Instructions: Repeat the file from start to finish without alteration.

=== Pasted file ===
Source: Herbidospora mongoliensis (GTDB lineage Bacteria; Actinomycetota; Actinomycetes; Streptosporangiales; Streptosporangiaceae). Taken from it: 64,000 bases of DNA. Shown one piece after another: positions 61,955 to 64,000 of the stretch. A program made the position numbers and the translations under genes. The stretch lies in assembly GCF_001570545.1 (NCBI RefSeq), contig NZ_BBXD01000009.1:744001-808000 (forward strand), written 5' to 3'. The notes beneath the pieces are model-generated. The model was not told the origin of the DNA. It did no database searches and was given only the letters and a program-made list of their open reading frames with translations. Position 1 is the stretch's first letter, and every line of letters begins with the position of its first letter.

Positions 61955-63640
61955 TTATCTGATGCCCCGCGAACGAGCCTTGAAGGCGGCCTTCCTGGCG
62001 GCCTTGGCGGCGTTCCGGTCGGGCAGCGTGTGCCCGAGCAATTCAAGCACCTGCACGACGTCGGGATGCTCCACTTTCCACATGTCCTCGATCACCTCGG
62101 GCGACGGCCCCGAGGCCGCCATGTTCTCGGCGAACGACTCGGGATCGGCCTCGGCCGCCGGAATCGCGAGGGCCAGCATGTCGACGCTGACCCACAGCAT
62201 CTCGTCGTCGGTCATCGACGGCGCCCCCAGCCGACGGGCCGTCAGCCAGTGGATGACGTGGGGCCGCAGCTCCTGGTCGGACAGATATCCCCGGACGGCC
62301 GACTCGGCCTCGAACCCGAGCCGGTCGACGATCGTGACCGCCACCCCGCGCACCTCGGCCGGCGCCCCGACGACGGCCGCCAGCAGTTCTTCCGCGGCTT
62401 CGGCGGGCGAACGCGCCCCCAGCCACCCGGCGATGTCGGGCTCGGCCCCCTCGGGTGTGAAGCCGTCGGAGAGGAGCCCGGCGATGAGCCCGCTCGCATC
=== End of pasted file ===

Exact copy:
Source: Herbidospora mongoliensis (GTDB lineage Bacteria; Actinomycetota; Actinomycetes; Streptosporangiales; Streptosporangiaceae). Taken from it: 64,000 bases of DNA. Shown one piece after another: positions 61,955 to 64,000 of the stretch. A program made the position numbers and the translations under genes. The stretch lies in assembly GCF_001570545.1 (NCBI RefSeq), contig NZ_BBXD01000009.1:744001-808000 (forward strand), written 5' to 3'. The notes beneath the pieces are model-generated. The model was not told the origin of the DNA. It did no database searches and was given only the letters and a program-made list of their open reading frames with translations. Position 1 is the stretch's first letter, and every line of letters begins with the position of its first letter.

Positions 61955-63640
61955 TTATCTGATGCCCCGCGAACGAGCCTTGAAGGCGGCCTTCCTGGCG
62001 GCCTTGGCGGCGTTCCGGTCGGGCAGCGTGTGCCCGAGCAATTCAAGCACCTGCACGACGTCGGGATGCTCCACTTTCCACATGTCCTCGATCACCTCGG
62101 GCGACGGCCCCGAGGCCGCCATGTTCTCGGCGAACGACTCGGGATCGGCCTCGGCCGCCGGAATCGCGAGGGCCAGCATGTCGACGCTGACCCACAGCAT
62201 CTCGTCGTCGGTCATCGACGGCGCCCCCAGCCGACGGGCCGTCAGCCAGTGGATGACGTGGGGCCGCAGCTCCTGGTCGGACAGATATCCCCGGACGGCC
62301 GACTCGGCCTCGAACCCGAGCCGGTCGACGATCGTGACCGCCACCCCGCGCACCTCGGCCGGCGCCCCGACGACGGCCGCCAGCAGTTCTTCCGCGGCTT
62401 CGGCGGGCGAACGCGCCCCCAGCCACCCGGCGATGTCGGGCTCGGCCCCCTCGGGTGTGAAGCCGTCGGAGAGGAGCCCGGCGATGAGCCCGCTCGCATC